Turning a genome annotation into a RDF knowledge graph.


In this article, I will describe the steps taken to generate a RDF (Resource Description Format) datastructure starting from a gff3 formatted genome annotation file. The annotation file in question is the new reference annotation for Pseudomonas fluorescens strain SBW25.

Required packages

I will make use of the following python packages:

  • gffutils to read the gff3 file into a sqlite database.
  • rdflib to construct the rdf graph.
  • requests to fetch data (e.g. ontology files)

All packages can be installed via conda from the conda-forge channel or pypi.

import gffutils
from tqdm import tqdm
from rdflib import URIRef, Literal, Namespace, Graph, BNode
from rdflib.namespace import CSVW, DC, DCAT, DCTERMS, DOAP, FOAF, ODRL2, ORG, OWL, \
                           PROF, PROV, RDF, RDFS, SDO, SH, SKOS, SOSA, SSN, TIME, \
                           VOID, XMLNS, XSD

import requests
import re

Load the gff3 file

To load the gff3 file for the first time, I run

db = gffutils.create_db(MPBAS00001.gff3, MPBAS00001.gff3.db)

This creates the sqlite database file MPBAS00001.gff3.db and loads the database into memory. Subsequently, I can load the database directly from the database file.

db = gffutils.FeatureDB("MPBAS00001.gff3.db")

Each genome feature can now be accessed via it’s feature ID, e.g.

feat = db['CDS:PFLU_0409-0']

would load the CDS in the locus tagged as “PFLU_0409”.

gffutils feature properties.

From the feature object, I can query all information given in the gff3 file:

# The chromosome on which this feature is located.
# CDS coding frame.

Further annotations that would be found in the 9th column of the gff3 file are accessible via the attributes member of the feat object:

Dbxref: ['EMBL:AM181176', 'InterPro:IPR007445', 'InterPro:IPR007446', 'InterPro:IPR014717', 'KEGG:pfs:PFLU_0409', 'OrthoDB:1803493at2', 'Pfam:PF04350', 'Pfam:PF04351', 'RefSeq:WP_012721815.1', 'STRING:216595.PFLU_0409', 'eggNOG:COG3167', 'eggNOG:COG3168', 'Pubmed:19432983']
ID: ['CDS:PFLU_0409-0']
Ontology_term: ['GO:0043107', 'GO:0043683']
Parent: ['transcript:PFLU_0409-0']
codon_start: ['1']
confidence_level: ['3']
frame: ['0']
gene: ['PFLU_0409']
inference: ['Predicted']
locus_tag: ['PFLU_0409']
note: ['N-terminus similar to Pseudomonas syringae PilO andC-terminus similar to Pseudomonas syringae PilP']
product: ['Putative fimbriae biogenesis-related fusion protein']
protein_id: ['CAY46686.1']
seqid: ['MPBAS00001']
similarity: ['fasta; with=UniProt:Q52542; Pseudomonas syringae.; pilP; Pilus expression protein.; length=175; id 41.781%; ungapped id 43.571%; E()=6.9e-14; 146 aa overlap; query 181-321; subject 31-175', 'fasta; with=UniProt:Q87V11; Pseudomonas syringae (pv. tomato).; pilO; Type IV pilus biogenesis protein PilO.; length=207; id 36.735%; ungapped id 37.696%; E()=1.6e-17; 196 aa overlap; query 3-193; subject 10-205']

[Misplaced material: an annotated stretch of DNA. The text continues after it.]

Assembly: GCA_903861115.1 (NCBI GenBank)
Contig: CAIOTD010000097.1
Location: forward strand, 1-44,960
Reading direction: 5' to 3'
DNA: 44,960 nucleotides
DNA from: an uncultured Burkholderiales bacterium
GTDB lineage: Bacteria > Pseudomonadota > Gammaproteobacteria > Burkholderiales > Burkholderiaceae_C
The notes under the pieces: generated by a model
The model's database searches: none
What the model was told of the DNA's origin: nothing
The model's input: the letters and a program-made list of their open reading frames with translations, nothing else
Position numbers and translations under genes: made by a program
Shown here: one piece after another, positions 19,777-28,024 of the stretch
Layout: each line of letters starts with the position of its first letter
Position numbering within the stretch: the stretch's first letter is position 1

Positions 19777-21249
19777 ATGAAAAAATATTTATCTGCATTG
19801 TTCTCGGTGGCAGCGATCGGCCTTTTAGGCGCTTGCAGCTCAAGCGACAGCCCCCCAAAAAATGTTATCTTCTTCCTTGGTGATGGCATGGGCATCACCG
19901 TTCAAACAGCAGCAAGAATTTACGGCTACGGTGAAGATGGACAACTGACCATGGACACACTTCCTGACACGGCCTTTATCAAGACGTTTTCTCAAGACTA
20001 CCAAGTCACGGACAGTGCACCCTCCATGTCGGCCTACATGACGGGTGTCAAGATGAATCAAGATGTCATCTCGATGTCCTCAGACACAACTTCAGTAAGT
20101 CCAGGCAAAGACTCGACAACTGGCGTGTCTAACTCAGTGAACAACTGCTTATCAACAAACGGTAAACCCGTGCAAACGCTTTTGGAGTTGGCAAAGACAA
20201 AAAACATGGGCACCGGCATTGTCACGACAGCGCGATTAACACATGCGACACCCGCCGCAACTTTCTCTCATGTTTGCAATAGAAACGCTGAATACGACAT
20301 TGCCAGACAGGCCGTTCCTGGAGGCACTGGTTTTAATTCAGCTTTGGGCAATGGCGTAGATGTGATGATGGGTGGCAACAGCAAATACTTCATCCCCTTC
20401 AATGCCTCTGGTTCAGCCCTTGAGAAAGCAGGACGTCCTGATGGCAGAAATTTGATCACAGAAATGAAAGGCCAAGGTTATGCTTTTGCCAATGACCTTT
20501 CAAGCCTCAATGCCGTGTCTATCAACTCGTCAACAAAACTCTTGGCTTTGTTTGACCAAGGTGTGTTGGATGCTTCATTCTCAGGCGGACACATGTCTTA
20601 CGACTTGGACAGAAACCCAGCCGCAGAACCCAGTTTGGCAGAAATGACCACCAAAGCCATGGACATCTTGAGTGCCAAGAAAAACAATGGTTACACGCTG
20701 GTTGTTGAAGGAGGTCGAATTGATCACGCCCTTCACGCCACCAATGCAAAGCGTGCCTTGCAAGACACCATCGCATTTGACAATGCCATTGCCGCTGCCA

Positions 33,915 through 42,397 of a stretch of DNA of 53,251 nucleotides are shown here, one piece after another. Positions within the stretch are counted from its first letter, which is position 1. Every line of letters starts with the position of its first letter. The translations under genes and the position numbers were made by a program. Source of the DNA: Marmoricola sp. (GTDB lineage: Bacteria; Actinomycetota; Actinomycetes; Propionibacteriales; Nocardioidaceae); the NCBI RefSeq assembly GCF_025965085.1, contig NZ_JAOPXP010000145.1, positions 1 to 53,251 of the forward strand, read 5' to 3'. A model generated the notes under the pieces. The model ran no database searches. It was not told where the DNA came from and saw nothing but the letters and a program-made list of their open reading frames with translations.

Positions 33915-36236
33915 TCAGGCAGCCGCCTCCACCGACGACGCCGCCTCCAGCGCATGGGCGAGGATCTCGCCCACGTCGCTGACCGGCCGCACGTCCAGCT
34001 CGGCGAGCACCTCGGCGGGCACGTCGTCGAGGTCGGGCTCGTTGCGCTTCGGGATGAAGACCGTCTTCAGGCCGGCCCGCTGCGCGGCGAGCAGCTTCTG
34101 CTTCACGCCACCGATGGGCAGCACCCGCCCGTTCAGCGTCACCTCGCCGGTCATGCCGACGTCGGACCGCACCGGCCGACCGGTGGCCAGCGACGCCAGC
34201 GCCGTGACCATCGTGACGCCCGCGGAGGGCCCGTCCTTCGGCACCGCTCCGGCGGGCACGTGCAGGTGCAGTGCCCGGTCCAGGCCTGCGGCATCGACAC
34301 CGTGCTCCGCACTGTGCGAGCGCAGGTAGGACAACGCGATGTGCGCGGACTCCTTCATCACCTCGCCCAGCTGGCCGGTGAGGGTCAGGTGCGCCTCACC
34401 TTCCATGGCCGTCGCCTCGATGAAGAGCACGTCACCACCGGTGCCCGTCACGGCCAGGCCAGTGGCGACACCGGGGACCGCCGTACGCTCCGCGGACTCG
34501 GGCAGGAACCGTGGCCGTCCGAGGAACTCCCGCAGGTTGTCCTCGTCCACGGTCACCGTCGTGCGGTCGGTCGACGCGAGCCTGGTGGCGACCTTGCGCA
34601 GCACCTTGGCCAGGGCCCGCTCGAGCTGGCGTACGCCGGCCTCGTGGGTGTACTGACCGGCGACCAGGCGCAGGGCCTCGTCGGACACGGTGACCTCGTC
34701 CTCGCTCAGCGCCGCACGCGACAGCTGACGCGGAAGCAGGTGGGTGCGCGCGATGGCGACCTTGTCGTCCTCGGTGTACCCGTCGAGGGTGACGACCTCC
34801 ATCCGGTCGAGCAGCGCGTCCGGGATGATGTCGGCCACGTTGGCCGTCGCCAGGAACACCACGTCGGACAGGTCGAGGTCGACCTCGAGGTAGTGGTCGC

uniprot_annotation_score: ['1 out of 5']
uniprot_review_status: ['unreviewed']

feat.attributes returns a dictionary, each item is a list (iterable).

For further information about working with gffutils data structures and functions, refer to the reference manual.

Fixing issues with gff3 file.

The gff3 file had a number of issues, e.g. some Dbxref entries were not formatted correctly. The next three cells clean up these issues. Note that each alteration is committed back to the database file by first deleting all features that had to be fixed and then updating the database with the altered features.

# Debug Pubmed.
updates = []
for feat in db.all_features():
    dbxrefs = feat.attributes.get("Dbxref", [])
    indices_to_remove = []
    for i,dbxref in enumerate(dbxrefs):
        if dbxref.startswith("Pubmed"):
            if ";" in dbxref:
                new_dbxrefs = []
                pubmed_ids = dbxref.split(":")[1].replace(" ","").split(";")
                pubmed_ids = [pmid for pmid in pubmed_ids if pmid != '']
                for pmid in pubmed_ids:
    if len(indices_to_remove) > 0:
        for i in indices_to_remove:

db = db.delete(updates)
db = db.update(updates)# split dbxrefs with ;.

# Fix dbxrefs
updates = []
for feat in db.all_features():
    dbxrefs = feat.attributes.get("Dbxref", [])
    indices_to_remove = []
    for i,dbxref in enumerate(dbxrefs):
        if ";" in dbxref:
            new_dbxrefs = []
            splt = dbxref.split(":")
            dbkey = splt[0]
            ids = ":".join(splt[1:]).replace(" ","").split(";")
            ids = [idx for idx in ids if idx != '']

            for idx in ids:
                dbxrefs.append("{}:{}".format(dbkey, idx))
    if len(indices_to_remove) > 0:
        for i in indices_to_remove:

db = db.delete(updates)
db = db.update(updates)

# split GO/EC terms with ;.
updates = []
for feat in db.all_features():
    ontos = feat.attributes.get("Ontology_term", [])
    indices_to_remove = []
    for i,dbxref in enumerate(ontos):
        if ";" in dbxref:
            new_ontos = []
            splt = dbxref.split(":")
            dbkey = splt[0]
            ids = ":".join(splt[1:]).replace(" ","").split(";")
            ids = [idx for idx in ids if idx != '']

            for idx in ids:
                ontos.append("{}:{}".format(dbkey, idx))
    if len(indices_to_remove) > 0:
        for i in indices_to_remove:

db = db.delete(updates)
db = db.update(updates)

Dbxref keys

In the rdf graph, I want to express database cross-references as rdf objects through their unique resource identifier (URI). First, I need to find all dbxref keys (the part before the “:” in a dbxref entry) in my gff3 file.

# Get all dbxref keys
dbxref_keys = []
for feat in db.all_features():